“I don’t think you can really create anything. … It’s just a question of how you see it, from which perspective.”

Born Beijing, 1972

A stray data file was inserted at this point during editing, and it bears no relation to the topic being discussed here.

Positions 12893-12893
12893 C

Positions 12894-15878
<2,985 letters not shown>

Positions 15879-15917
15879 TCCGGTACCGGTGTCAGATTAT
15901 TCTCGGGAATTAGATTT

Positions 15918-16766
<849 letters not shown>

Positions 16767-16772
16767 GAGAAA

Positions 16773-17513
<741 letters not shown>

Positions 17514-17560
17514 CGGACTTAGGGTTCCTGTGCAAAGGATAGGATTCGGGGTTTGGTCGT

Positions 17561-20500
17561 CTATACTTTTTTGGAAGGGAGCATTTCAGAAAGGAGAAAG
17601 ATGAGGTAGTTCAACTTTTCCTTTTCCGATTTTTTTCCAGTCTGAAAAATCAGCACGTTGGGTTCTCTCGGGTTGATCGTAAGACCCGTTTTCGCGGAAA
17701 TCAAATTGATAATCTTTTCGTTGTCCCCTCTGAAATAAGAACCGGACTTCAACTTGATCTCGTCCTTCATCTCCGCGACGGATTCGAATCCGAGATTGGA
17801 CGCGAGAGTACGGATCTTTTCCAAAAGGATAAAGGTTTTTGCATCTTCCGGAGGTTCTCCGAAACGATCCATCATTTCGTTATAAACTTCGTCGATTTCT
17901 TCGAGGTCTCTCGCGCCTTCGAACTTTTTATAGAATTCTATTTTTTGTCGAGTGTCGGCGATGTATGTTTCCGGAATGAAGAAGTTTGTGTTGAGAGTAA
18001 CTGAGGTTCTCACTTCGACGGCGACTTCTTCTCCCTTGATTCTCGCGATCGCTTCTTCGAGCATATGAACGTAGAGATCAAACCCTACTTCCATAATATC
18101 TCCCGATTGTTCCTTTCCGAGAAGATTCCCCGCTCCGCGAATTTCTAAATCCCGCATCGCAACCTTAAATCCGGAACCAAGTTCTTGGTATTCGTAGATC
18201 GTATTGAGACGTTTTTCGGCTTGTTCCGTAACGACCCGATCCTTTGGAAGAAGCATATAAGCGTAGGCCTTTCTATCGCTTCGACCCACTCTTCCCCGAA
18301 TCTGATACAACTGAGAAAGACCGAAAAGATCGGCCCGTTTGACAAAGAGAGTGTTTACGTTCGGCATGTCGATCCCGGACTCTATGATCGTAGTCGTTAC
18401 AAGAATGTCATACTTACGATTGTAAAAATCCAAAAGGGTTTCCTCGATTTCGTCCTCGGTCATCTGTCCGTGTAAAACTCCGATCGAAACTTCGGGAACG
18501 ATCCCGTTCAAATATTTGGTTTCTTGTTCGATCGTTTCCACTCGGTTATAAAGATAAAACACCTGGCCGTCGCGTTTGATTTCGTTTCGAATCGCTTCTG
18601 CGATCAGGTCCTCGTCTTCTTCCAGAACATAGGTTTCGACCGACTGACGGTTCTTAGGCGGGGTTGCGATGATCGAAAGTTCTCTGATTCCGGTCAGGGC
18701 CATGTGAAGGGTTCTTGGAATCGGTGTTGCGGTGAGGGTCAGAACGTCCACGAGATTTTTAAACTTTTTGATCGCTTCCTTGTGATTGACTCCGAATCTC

Liu Wei works in a huge variety of media and styles, but his works centre on illusion—and the shock of its undoing.  He likes to play with viewers’ assumptions, setting them up only to flip them inside-out.  This approach merges with another broad stream in Liu Wei’s art, the re-exploration of China’s landscape painting tradition. (In his widely reproduced digital photo It Looks Like a Landscape (2004), raised bottoms and hairy thighs pose as a range of hills.)  Density 1–6 (2013) presents gigantic versions of the solid geometric forms used as drawing exercises in art schools. Cream-coloured like concrete and ranging in weight from 400 to almost 1500 kg, they look like Platonic abstractions of architecture. In fact, they are made of compressed books—perhaps a comment on the human propensity to reject or neglect what we already know. The title of Purple Air III No. 1 (2006) alludes to the most beneficial form of qi, the energy needed for life. It’s an ironic reference, for the painting shows an urban landscape so tightly packed that it seems to have no air or life at all.  The moon swims in a grey miasma, the only tree is dead, and the serried buildings form what looks like a bar code.  Yes, That’s All! 2 (2009) reduces landscape even more drastically, to a series of horizons that the artist says are his rendering of “noise, disturbance, distortion”.


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